Transporting Fuel – the Jerry Can
March 23, 2020
The Jerry can remains the best solution for an easily portable fuel container.
There are very few designs or products developed in the 1930s which remain state of the art 80 years later. One of the few is the NATO ‘Jerry’ can. Despite the advances made in technology this design remains the undisputed champion for safely transporting fuel under the harshest and most demanding conditions. Developed by Vinzenz Grunvogel at Muller of Schwelm in 1936, it was originally designed for the needs of the German Army. Known as the Wehrmacht-Einheitskanister it went on to prove superior to all other designs in the incredibly harsh conditions of World War II. Widely copied both during and after the war, today it is a world standard.
The design itself is rectangular in form and constructed from two pressed halves welded together. A noteworthy feature though is how the welds are in a central ‘gutter’ which protects them from impacts. To prevent leakage a simple yet robust cam lever locking mechanism secures a snap closure lid atop the filler neck. This simple yet well thought out design has proven superior to leak prone thread on caps. To both speed and smooth pouring an air-pipe is incorporated into the filler neck which eliminates the ‘glug glug glug’ of containers lacking a breather. Yet at the same time no additional external vent is required. The sides of the can are marked with cross-like indentations. These both strengthen the can and allow the contents to expand and contract during changes in environmental conditions. An air pocket under the handles also allows expansion when the can is filled correctly. Another noteworthy feature is the three handle design. Normally the central handle is used for carrying. However the outer handles allow one can to be carried by two people or two empty cans to be carried in each hand or to move cans bucket brigade style.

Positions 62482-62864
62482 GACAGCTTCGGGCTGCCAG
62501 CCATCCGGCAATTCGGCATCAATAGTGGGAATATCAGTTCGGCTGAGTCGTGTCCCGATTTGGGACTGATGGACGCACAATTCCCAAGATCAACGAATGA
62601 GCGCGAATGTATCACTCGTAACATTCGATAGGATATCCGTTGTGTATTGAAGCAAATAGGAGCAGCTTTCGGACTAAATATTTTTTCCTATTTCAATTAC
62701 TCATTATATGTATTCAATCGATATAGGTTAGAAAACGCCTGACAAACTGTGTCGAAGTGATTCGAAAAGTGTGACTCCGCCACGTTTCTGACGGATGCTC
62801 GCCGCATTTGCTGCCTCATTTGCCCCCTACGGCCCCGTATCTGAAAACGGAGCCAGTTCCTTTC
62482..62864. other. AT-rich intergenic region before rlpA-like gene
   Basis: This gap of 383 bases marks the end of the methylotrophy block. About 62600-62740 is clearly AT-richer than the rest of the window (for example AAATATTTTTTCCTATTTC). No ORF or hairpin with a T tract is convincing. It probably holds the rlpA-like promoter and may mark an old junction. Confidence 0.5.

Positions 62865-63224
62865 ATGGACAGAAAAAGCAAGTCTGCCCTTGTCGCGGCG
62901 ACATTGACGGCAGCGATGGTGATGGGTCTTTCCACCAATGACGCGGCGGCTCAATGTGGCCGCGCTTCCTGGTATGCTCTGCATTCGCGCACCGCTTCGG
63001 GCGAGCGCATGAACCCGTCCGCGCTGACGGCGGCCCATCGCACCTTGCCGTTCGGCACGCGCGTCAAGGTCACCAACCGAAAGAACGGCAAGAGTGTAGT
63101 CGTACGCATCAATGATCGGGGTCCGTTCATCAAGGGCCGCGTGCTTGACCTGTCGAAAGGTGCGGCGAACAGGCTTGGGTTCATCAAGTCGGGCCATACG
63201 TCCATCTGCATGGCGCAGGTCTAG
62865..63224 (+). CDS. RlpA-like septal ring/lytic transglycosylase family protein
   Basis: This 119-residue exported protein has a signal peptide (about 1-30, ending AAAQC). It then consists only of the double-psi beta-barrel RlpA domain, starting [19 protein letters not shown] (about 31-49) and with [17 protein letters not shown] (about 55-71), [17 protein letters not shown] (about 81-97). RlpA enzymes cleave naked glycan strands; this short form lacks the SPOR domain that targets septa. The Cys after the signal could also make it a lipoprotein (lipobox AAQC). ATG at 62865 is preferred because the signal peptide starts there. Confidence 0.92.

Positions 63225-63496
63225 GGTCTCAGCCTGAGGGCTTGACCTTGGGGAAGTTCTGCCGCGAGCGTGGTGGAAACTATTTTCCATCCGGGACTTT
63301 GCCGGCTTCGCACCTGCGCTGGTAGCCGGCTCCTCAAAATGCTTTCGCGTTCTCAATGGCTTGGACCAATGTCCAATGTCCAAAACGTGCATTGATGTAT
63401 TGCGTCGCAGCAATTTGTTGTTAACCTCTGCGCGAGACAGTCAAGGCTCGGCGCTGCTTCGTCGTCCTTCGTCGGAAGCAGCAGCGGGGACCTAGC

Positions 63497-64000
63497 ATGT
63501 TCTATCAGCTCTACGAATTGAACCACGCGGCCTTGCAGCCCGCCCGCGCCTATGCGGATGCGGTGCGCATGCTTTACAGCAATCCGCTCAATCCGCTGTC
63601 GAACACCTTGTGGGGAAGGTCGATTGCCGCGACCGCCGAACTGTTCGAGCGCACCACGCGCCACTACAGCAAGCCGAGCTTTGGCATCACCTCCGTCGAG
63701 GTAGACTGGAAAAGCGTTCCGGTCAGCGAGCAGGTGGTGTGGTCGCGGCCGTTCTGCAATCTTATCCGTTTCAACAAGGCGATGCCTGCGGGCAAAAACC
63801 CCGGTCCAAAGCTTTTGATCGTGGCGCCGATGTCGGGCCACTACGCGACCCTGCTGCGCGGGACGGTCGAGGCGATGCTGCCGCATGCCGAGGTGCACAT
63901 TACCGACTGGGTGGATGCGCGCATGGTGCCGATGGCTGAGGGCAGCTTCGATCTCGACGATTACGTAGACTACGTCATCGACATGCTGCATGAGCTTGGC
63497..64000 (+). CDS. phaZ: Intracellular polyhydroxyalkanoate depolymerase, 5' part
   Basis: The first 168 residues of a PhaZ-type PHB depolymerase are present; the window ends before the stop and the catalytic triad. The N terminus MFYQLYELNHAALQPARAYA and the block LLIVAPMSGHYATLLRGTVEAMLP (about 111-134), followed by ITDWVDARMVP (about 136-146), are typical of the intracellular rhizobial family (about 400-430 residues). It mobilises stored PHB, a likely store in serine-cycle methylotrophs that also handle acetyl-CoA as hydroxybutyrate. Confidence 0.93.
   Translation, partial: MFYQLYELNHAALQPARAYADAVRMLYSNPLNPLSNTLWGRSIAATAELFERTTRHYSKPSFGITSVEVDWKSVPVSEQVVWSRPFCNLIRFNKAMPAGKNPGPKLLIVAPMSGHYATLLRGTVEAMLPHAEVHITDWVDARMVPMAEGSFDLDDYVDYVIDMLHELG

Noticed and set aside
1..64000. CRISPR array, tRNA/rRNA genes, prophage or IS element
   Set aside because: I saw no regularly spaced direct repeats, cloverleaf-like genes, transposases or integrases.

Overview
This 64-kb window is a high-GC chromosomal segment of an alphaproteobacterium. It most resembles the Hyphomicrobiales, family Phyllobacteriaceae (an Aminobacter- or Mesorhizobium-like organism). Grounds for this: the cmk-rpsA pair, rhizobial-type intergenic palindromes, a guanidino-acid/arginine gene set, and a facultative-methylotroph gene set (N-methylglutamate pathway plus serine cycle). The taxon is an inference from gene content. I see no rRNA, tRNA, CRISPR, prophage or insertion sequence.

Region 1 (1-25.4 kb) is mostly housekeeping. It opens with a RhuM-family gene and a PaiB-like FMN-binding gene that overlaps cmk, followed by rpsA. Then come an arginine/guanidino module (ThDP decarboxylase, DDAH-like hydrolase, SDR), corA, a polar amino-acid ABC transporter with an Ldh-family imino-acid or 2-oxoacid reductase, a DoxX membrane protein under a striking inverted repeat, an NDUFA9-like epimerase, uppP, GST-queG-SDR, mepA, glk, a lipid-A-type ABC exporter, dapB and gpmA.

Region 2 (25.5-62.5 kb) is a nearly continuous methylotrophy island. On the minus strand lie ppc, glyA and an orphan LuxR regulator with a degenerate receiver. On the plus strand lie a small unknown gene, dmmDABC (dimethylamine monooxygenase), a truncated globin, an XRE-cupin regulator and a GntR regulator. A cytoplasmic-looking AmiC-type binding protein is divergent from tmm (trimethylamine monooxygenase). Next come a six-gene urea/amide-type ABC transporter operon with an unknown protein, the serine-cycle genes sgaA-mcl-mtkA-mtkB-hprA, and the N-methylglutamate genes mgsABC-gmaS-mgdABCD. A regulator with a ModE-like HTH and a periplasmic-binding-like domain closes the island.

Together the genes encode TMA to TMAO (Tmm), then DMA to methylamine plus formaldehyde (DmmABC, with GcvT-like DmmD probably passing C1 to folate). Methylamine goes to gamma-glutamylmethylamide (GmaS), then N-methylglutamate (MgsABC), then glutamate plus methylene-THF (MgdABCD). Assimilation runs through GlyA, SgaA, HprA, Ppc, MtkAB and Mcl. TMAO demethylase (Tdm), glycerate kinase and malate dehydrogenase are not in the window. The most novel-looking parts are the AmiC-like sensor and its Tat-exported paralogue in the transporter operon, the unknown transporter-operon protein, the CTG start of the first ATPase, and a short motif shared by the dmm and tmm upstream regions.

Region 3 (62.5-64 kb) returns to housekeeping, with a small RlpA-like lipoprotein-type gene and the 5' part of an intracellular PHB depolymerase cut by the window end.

Today Jerry cans have been recognized for their value and utility by preppers driving up their price. When buying a Jerry can look both internally and externally. A quality can will have thick and robust laser cut steel bodies, nicely executed robot plasma welded seams and excellent fit and finish. Inside will be an internal breather pipe and a user replaceable gasket on the lid. To ensure a long service life even under harsh conditions the metal body should feature a corrosion resistant nano-ceramic finish. On top of this is an epoxy powder coat paint proofed for liquid fuels. This should be done internally as well, to prevent rust inside the can. Jerry cans can often be found in three sizes, 20 liters (5.2 gallons), 10 liters (2.6 gallons) and 5 liters (1.3 gallons). In addition to the cans you can also typically find spare gaskets, spouts and vehicle mounts. Just beware of cheap Chinese knock-offs. A good quality NATO Jerry can should last a life-time of hard use and serve you well.